Food sources: fish and eggs.

Supplement: 1,000IU to 2,000IU per day (IU = International Units)

You want the D3 ( cholecalciferol) version over D2 ( ergocalciferol) and be sure to get the small fat filled capsules (shown in the picture above), as vitamin D is best absorbed in the presence of fat.


3. Fish Oils


Used as a blanket term to cover EPA ( eicosapentaenoic acid) and DHA ( docosahexaenoic acid) in capsule form.

Health benefits include healthier blood vessels, lower blood lipid count ( blood fats – cholesterol and triglycerides), increased mental cognition and they also act as an effective anti-inflammatory.

For optimal health you want to aim to achieve a balance of 1:1 omega-3: omega-6 fats in the diet. Most people have FAR TOO MUCH omega-6 in their diet from red meat, nuts and egg consumption.

CAUTION: Be careful with taking fish oil if are on any prescription medication to promote blood thinning or blood pressure. Always consult your medical practitioner first.

Food sources: oily fish such as salmon

Supplementation: 1-6g per day (go to the higher range for an anti-inflammatory effect)

Top tip: if you get “fish oil burps” when taking the capsules, try chilling them in the fridge or taking them with meals.


4. Magnesium


Along with zinc, magnesium deficiency is also extremely common, especially in those who exercise regularly.

Magnesium has been shown to have a highly positive effective on blood pressure and also positive effects on insulin sensitivity, depression and ADHD.

Food sources: nuts and leafy vegetables

Supplementation: 200-400mg per day – like zinc you want it in a chelated (bound to an amino acid) form and check the elemental value.

Any type can be used (except magnesium L-threonate due to its low elemental magnesium content), but beware that taking too much in one go of any kind can result in gastric distress and diarrhoea.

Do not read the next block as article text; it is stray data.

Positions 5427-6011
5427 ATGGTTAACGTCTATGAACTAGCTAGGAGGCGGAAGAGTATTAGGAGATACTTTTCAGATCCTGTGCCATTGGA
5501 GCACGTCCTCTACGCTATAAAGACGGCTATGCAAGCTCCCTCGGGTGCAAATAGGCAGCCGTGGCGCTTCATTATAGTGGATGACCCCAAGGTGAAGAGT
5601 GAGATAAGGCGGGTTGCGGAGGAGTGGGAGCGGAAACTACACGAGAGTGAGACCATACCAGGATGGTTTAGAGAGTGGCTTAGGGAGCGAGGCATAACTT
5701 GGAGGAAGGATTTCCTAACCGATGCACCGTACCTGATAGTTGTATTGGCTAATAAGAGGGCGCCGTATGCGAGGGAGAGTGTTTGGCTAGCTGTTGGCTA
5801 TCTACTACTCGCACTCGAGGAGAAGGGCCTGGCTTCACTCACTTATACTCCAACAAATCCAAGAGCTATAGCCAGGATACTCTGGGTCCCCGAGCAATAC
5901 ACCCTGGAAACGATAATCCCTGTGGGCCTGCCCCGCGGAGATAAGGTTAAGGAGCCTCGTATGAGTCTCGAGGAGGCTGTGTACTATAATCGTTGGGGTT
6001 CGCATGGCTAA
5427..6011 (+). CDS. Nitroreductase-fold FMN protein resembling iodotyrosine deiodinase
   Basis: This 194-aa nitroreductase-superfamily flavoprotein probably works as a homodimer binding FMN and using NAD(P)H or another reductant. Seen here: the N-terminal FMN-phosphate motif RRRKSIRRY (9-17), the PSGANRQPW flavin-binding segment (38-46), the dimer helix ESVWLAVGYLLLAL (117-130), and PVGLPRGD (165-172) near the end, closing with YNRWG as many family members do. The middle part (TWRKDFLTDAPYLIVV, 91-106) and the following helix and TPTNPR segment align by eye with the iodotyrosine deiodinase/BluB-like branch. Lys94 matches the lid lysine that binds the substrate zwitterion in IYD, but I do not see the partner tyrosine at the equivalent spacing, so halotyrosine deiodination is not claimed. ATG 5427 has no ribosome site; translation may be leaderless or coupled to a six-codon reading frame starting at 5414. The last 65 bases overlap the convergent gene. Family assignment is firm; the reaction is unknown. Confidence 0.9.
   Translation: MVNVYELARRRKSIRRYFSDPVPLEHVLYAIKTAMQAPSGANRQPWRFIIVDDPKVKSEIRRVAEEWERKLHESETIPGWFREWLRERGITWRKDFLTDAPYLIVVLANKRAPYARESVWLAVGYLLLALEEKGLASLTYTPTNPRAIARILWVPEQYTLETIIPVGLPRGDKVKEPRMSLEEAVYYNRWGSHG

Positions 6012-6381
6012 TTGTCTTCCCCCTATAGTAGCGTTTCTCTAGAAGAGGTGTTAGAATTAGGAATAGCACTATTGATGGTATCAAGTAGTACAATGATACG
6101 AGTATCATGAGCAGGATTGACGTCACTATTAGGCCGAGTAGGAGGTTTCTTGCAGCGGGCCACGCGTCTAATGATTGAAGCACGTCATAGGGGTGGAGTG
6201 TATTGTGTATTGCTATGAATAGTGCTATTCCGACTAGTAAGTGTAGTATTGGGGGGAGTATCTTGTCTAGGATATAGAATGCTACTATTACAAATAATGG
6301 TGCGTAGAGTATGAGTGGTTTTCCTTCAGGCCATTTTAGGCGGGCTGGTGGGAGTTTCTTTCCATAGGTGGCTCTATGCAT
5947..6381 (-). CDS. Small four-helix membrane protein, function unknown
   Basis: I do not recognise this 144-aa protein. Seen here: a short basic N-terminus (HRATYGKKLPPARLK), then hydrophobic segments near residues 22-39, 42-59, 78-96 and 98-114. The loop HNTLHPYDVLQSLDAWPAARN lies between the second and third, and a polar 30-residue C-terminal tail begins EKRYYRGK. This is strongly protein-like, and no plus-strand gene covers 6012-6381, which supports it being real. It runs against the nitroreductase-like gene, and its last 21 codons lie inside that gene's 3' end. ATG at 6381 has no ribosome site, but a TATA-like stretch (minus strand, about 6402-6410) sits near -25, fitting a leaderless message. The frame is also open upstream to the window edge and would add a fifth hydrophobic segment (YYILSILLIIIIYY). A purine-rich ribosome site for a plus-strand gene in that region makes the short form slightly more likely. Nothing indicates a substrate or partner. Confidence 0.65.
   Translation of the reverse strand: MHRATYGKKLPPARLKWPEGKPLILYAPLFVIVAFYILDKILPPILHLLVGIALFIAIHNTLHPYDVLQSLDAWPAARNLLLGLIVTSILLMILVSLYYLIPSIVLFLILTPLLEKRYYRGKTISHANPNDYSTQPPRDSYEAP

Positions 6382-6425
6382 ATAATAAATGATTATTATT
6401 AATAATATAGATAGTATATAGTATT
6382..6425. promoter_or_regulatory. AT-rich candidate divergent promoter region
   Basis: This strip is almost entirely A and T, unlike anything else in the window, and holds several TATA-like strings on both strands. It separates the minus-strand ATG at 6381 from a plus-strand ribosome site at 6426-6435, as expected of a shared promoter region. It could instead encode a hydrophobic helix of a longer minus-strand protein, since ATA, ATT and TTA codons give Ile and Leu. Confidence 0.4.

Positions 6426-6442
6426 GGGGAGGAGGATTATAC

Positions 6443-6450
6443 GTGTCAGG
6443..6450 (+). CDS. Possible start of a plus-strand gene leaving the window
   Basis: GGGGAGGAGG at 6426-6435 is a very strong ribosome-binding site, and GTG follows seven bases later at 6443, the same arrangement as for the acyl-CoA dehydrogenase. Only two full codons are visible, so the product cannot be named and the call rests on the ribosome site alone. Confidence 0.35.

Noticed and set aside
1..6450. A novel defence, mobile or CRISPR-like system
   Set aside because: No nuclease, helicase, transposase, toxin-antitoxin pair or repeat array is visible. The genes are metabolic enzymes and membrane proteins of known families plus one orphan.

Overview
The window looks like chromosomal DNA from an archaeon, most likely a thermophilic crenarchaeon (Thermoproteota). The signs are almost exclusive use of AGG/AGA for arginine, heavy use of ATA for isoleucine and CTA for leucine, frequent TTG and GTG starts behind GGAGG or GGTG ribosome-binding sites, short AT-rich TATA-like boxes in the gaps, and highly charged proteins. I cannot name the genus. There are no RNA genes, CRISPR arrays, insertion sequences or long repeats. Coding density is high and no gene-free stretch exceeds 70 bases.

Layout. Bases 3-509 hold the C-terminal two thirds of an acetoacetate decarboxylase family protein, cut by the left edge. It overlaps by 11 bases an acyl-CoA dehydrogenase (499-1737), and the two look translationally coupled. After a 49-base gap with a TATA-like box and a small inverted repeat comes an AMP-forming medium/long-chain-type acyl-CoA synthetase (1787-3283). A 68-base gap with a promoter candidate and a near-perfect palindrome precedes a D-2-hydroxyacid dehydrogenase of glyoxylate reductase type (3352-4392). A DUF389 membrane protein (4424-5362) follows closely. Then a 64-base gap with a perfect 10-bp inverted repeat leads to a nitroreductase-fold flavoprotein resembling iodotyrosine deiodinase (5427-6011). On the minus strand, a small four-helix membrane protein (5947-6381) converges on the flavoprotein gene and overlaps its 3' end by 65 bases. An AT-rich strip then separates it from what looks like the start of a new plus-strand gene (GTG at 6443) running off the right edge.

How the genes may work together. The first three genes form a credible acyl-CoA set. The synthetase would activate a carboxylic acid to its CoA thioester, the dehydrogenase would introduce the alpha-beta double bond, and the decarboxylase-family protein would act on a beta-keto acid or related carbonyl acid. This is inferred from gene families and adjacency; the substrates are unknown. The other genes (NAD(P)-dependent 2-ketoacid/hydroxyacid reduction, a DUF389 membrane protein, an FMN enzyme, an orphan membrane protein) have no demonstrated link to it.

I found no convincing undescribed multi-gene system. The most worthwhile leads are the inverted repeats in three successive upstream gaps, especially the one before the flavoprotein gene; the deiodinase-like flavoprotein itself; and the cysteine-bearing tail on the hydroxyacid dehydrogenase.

5. Curcumin


Extracted from the spice Tumeric, curcumin has been show to be a potent anti-inflammatory.

It also has positive effects on some forms of cancer progression, reducing blood lipid and arterial plaque to aid heart health and blood pressure, and also reducing the risk of and side-effects associated with diabetes.

Curcumin has very low bio-availability, meaning it is very hard to absorb in effective amounts. As such, to get any benefit it is recommended to take in in supplement form BUT it must either be in the Meriva/BCM-95 form or paired with piperine (black pepper extract) in the supplement you take.

Supplementation: Standard recommendations are 80-400mg per day.

I highly recommend curcumin for those with high chronic stress levels or those who train/compete with high volume and frequency to mitigate the inflammatory responses associated with both.


Brands to Buy

There are 100’s of supplement brands available, but here are the few that I have had experience with and can recommend based upon their quality control:

  • Solgar
  • Herbs of Gold (great brand that is available locally in Sydney)
  • Poliquin
  • Thorne Research



Closing Thoughts

There are many more supplements I could recommend, but as ever, the best advice is always dependent upon your specific circumstances.

The five above will give anybody a reasonable foundation to cover the most common deficiencies and keep their health robust for years to come.